Only one renunciation in 20. Century

Throughout the 20. In the twentieth century, however, we find only one cardinal who renounced his office, the French Jesuit Louis Billot (1846-1931). Billot was an avowed supporter of Action francaise, a far-right French nationalist and monarchist group that the Vatican believed sought to interpret and exploit Catholicism for its own ends. Billot therefore came into open conflict with his "employer," the then Pope Pius XI., and, after what must have been a heated conversation with the pope in November 1927, asked for entlang from the College of Cardinals.

In most history books, this story is found only as a side note. All the more striking, then, that Pope Francis has so far stripped three cardinals of their titles in his seven-year tenure to date, respectively. the rights, duties and privileges associated with it.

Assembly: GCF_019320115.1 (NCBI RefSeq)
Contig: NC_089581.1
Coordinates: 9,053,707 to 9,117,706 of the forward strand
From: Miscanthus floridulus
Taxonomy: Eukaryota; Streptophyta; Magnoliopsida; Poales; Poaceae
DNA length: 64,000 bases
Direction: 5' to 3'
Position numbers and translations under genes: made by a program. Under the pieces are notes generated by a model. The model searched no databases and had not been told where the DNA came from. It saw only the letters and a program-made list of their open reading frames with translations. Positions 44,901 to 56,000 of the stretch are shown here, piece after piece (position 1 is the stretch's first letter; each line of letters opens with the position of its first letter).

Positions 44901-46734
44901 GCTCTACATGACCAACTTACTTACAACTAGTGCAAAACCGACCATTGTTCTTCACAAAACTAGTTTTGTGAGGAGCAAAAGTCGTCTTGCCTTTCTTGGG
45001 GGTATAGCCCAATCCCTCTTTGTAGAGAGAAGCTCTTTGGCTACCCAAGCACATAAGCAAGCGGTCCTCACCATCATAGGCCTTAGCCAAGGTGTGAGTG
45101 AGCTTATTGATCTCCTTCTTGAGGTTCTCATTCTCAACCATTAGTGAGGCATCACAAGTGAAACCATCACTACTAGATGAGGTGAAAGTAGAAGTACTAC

in 2015 to Scottish Archbishop Keith Patrick O'Brien, in 2018 to Washington Archbishop Theodore McCarrick, and now in 2020 to the prefect of the Vatican's Congregation for the Causes of Saints, Giovanni Angelo Becciu. – O'Brien and McCarrick have made headlines over allegations of sexual abuse.

Accusations were made against Cardinal O'Brien in 2013 that he had behaved inappropriately toward seminarians. Two years later, the archbishop of St. Andrews and Edinburgh admitted his misconduct in an open letter: "My sexual behavior has fallen below the standard expected of me as a priest, archbishop and cardinal". He then asked Pope Francis to be relieved of his rights and duties as a cardinal.

Theodore McCarrick accused of abuse

Making even more headlines in 2018 was the story of Theodore McCarrick, the former archbishop of the U.S. capital of Washington, who was also accused of sexual abuse but, unlike O'Brien, never admitted guilt. From a purely hierarchical point of view, McCarrick is the only one who can be called a "former cardinal".

Although in 2018 he officially asked the pope to be relieved of the rights and duties of cardinal (as did Billot, O'Brien, and Becciu), unlike the other cardinals, McCarrick was also dismissed from the clergy in the spring of 2019 by decision of the Vatican's Congregation for the Doctrine of the Faith.